Brands embracing technology will be the other shift we see – personalisation of experiences, unexpected creativity, and the application of AI. All of these will be the focus next year. I did a lot of talks this year about how AI will influence future creative work, and I can see this continuing. The lessons are to not give into the hype and find productive uses of it to make us all better at what we do. Read my article on it here: https://stoppress.co.nz/stoppress-series/brad-v-bard-testing-ais-creativity/
- What were the biggest lessons brands learned in 2023?
In a soft market, brands still have to spend money to be seen and to make an impact (of course I’m going to say that). But the biggest lesson is that a good idea is still a good idea, no matter the budget. This was the year brands learned that to be noticed and appreciated they have to be more than just advertisers; they must be innovators, storytellers, responsible citizens and, most important of all, they must be authentic.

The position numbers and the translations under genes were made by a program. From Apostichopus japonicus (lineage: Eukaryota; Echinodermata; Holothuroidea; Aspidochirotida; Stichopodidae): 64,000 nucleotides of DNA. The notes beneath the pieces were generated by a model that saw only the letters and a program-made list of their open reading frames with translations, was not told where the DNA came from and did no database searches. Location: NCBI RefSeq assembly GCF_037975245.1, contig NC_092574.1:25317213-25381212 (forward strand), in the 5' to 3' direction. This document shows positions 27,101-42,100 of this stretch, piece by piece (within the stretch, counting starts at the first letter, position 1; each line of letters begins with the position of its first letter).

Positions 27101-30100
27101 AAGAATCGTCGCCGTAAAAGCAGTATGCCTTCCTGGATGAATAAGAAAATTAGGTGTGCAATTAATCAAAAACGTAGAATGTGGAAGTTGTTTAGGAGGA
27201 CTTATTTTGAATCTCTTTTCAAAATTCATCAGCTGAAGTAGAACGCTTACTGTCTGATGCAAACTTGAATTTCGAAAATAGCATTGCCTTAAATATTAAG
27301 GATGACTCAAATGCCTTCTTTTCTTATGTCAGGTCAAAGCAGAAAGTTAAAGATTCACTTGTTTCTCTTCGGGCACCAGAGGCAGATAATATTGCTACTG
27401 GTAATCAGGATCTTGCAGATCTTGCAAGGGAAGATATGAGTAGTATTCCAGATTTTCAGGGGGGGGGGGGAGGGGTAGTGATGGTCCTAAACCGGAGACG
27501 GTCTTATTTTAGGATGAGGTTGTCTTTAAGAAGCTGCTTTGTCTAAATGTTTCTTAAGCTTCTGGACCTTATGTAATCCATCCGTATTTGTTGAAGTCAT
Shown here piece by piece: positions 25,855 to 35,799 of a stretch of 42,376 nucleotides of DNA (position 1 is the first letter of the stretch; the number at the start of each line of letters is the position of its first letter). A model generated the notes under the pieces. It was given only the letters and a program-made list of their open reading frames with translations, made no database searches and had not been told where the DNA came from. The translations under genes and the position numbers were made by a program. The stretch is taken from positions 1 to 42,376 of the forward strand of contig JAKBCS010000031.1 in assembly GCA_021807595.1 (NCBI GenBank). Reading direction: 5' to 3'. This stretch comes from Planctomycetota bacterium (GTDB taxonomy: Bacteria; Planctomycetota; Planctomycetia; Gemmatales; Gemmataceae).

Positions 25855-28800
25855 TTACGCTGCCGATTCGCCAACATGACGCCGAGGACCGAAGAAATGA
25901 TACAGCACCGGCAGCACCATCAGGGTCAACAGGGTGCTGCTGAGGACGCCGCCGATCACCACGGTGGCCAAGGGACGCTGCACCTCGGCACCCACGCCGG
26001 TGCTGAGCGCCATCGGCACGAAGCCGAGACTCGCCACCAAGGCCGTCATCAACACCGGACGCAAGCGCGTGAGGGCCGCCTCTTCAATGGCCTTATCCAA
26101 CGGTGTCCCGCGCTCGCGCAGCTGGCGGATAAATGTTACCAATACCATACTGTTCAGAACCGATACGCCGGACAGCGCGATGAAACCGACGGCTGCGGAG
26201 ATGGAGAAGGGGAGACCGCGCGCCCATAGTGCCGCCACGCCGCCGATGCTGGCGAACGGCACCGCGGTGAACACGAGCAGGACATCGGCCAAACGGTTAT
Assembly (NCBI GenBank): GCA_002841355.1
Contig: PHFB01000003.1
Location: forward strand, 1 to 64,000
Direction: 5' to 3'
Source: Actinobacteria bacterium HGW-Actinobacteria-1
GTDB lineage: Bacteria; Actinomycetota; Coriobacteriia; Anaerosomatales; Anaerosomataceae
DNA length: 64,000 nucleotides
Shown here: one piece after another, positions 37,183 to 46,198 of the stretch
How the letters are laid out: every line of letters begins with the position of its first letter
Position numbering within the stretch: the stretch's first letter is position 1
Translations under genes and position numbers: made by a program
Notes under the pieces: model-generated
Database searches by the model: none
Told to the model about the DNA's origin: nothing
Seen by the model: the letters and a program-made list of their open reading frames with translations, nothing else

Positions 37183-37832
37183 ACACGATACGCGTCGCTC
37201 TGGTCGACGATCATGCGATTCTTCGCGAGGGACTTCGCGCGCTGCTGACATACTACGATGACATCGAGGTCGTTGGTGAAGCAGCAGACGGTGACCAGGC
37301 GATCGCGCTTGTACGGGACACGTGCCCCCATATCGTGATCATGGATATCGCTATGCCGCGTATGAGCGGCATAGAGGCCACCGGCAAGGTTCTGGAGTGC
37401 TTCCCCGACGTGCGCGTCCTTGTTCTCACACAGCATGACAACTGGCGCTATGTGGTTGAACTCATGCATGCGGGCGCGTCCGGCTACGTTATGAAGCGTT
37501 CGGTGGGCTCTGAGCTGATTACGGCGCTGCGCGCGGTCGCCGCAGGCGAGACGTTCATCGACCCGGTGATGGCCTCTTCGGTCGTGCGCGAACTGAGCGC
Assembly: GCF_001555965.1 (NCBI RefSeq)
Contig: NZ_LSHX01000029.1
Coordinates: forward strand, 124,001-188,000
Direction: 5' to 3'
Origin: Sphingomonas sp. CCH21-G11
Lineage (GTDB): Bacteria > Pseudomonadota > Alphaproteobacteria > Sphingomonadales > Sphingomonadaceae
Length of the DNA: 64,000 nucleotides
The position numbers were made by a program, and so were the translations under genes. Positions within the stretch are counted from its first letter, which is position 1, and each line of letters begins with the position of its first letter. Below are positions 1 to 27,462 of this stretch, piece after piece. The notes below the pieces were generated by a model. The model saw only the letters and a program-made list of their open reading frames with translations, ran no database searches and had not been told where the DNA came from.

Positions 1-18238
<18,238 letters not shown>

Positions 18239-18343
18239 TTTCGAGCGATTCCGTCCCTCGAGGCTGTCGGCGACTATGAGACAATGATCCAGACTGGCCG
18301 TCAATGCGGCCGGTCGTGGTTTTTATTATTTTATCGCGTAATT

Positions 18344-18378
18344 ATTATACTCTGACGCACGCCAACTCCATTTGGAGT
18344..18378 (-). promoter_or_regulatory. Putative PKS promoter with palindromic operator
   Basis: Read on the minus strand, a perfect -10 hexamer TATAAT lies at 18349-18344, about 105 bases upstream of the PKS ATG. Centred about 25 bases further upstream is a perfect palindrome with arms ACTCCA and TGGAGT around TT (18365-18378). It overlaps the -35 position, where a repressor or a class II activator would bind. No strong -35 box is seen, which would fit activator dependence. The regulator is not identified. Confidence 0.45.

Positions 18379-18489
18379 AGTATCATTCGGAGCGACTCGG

- The technology that has had the most impact on my day-to-day work life is…
Don’t say it… don’t say it… AI. Sorry, said it. The ubiquitous acronym is still generating lots of creative excitement, and it’s really just taking off. As we head into 2024 we’ll continue to weave AI into the fabric of our creative lives and processes. It’s time to feed it some of those bottom drawer ideas and see what happens…
- Who inspired you this year and why?
Dr Peter Attia book ‘Outlive: The Science and Art of Longevity’ has helped focus me to live a better balanced life, without having to cut down on those Speights Summit Low Carbs.
- What are you most looking forward to working on in 2024?
New Year. New Job. Hitting the ground running at my new agency Federation is going to be super exciting. I think 2024 is going to be the year of crazy, big, creative thinking. If ‘23 was safe, ‘24 is going to be unhinged. Watch this space.
- In 2024 I want to perfect the art of…
Writing effective AI prompts to generate Stoppress Year In Review articles.